Bode, Rita, and Lesley D. Clement, eds. L.M. Montgomery’s Rainbow Valleys: The Ontario Years, 1911–1942. Montreal and Kingston: McGill-Queen’s University Press, 2015.
Paratexts: Introduction by Rita Bode and Lesley D. Clement; appendix by Rita Bode and Lesley D. Clement with assistance from Kristina Eldridge and Chloe Verner
6” x 9”, xiv + 329 pp., 978-0-7735-4575-5 (trade paperback), 978-0-7735-4574-8 (unjacketed hardcover)
L.M. Montgomery’s Rainbow Valleys: The Ontario Years, 1911–1942 is a collection of essays edited and introduced by Rita Bode and Lesley D. Clement. It features original scholarship by Kate Macdonald Butler, Mary Beth Cavert, Lesley D. Clement, Melanie J. Fishbane, Natalie Forest, Caroline E. Jones, E. Holly Pike, Laura M. Robinson, Linda Rodenburg, Margaret Steffler, Kate Sutherland, William V. Thompson, Elizabeth Waterston, and Emily Woster, as well as an interlude by Katherine Cameron and an appendix by the volume editors with assistance from Kristina Eldridge and Chloe Verner. It was published as both a trade paperback and an unjacketed hardcover by McGill-Queen’s University Press in October 2015.
- L.M. Montgomery’s Rainbow Valleys: The Ontario Years, 1911–1942 at McGill-Queen’s University Press
From the Back Cover
Lucy Maud Montgomery (1874–1942) and Anne of Green Gables will always be associated with Prince Edward Island, Montgomery’s childhood home and the setting of her most famous novels. Yet, after marrying Rev. Ewan Macdonald in 1911, she lived in Ontario for three decades. There she became a mother of two sons, fulfilled the duties of a minister’s wife, advocated for copyright protection and recognition of Canadian literature, wrote prolifically, and reached a global readership that has never waned.
Engaging with discussions on both her life and her fiction, L.M. Montgomery’s Rainbow Valleys explores the joys, sorrows, and literature that emerged from her transformative years in Ontario. While this time brought Montgomery much pleasure and acclaim, it was also challenged and complicated by a sense of displacement and the need to self-fashion and self-dramatize as she struggled to align her private self with her public persona. Written by scholars from various fields and including a contribution by Montgomery’s granddaughter, this volume covers topics such as war, religion, women’s lives, friendships, loss, and grief, focusing on a range of related themes to explore Montgomery’s varied states of mind.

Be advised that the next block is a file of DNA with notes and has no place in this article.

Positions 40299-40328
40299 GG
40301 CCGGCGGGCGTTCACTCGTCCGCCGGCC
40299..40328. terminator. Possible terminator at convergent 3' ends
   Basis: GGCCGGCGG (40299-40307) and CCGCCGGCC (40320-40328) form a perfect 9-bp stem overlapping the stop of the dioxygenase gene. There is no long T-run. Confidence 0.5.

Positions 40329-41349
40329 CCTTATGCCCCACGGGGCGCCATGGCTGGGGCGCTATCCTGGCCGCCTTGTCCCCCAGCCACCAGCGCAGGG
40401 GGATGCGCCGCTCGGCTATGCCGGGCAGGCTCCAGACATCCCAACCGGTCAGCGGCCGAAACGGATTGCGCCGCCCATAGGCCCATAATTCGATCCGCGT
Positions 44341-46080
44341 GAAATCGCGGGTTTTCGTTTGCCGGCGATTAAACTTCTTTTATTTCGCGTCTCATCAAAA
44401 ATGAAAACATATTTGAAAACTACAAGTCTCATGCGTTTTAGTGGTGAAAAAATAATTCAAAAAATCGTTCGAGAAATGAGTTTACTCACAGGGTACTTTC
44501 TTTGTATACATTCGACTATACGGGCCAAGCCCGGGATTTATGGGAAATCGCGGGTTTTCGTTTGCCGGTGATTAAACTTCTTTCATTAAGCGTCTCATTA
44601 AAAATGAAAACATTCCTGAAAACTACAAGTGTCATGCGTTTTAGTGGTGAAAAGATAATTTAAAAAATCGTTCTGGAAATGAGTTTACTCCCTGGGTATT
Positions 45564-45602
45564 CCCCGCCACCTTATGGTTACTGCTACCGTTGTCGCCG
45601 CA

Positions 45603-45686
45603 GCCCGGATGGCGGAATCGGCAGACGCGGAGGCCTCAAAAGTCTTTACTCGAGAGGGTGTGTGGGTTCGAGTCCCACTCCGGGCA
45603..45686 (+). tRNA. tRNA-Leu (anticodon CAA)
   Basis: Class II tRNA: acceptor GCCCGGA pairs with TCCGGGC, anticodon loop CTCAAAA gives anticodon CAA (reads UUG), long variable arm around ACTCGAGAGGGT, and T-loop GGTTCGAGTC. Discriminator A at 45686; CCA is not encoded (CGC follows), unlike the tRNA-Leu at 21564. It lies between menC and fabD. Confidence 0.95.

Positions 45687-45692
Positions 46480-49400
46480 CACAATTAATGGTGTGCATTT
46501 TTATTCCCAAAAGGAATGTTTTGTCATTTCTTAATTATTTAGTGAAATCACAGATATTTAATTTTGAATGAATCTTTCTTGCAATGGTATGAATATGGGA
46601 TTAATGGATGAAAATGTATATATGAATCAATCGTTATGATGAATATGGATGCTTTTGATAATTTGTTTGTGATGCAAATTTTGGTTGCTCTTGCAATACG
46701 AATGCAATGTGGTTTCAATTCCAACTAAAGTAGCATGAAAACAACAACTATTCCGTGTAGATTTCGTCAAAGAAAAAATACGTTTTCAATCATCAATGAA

An in-depth study of one of Canada’s most internationally acclaimed authors, L.M. Montgomery’s Rainbow Valleys shows how she recreated herself as an Ontario writer and adapted to the rapidly changing world of the twentieth century.
1. Leaskdale: L.M. Montgomery’s Rainbow Valley / Elizabeth Waterston (21–32)
A New Home in Leaskdale: War and Religion
2. “To the Memory of”: Leaskdale and Loss in the Great War / Mary Beth Cavert (35–53)
3. “Being a Christian” and a Presbyterian in Leaskdale / Margaret Steffler (54–73)
The Changing World of Women: Mother, Daughter, Friend
4. “A Gift for Friendship”: Revolutionary Friendship in Anne of the Island and The Blue Castle / Laura M. Robinson (77–90)
5. The New Mother at Home: Montgomery’s Literary Explorations of Motherhood / Caroline E. Jones (91–109)
Shadows in Rainbow Valley: Loss and Grief
6. The Shadow on the House of Dreams: Montgomery’s Re-visioning of Anne / William V. Thompson (113–30)
7. “My Pen Shall Heal, Not Hurt”: Writing as Therapy in Rilla of Ingleside and The Blythes Are Quoted / Melanie J. Fishbane (131–44)
L.M.M. / Katherine Cameron (147)
A Sense of Place: Reading and Writing
8. Old Years and Old Books: Montgomery’s Ontario Reading and Self-Fashioning / Emily Woster (151–65)
9. (Re)Locating Montgomery: Prince Edward Island Romance to Southern Ontario Gothic / Natalie Forest (166–83)
Travels to Muskoka: Commodification and Tourism
10. Propriety and the Proprietary: The Commodification of Health and Nature in The Blue Castle / E. Holly Pike (187–202)
11. Bala and The Blue Castle: The “Spirit of Muskoka” and the Tourist Gaze / Linda Rodenburg (203–20)
Life in Toronto: Professional and Cultural Links
12. Advocating for Authors and Battling Critics in Toronto: Montgomery and the Canadian Authors Association / Kate Sutherland (223–37)
13. Toronto’s Cultural Scene: Tonic or Toxin for a Sagged Soul? / Lesley D. Clement (238–60)
14. Dear Grandmother Maud on the Road to Heaven / Kate Macdonald Butler (263–72)
“Coherent and well-structured, L.M. Montgomery’s Rainbow Valleys breaks new ground with its singular focus on the Ontario years. It will unquestionably command the attention of an academic audience, but is also accessible to the general reader who has an interest in Montgomery or in Canadian culture.”
—Joy Alexander, Queen’s University, Belfast
“With its interest in placing Montgomery’s work in new cultural and historical contexts, L.M. Montgomery’s Rainbow Valleys expands our understanding of this canonical Canadian author. Although there is no disputing that PEI had an enduring impact on Montgomery’s literary sensibility, Ontario played its part too, as the essays in this collection abundantly reveal.”
—Janice Fiamengo, University of Ottawa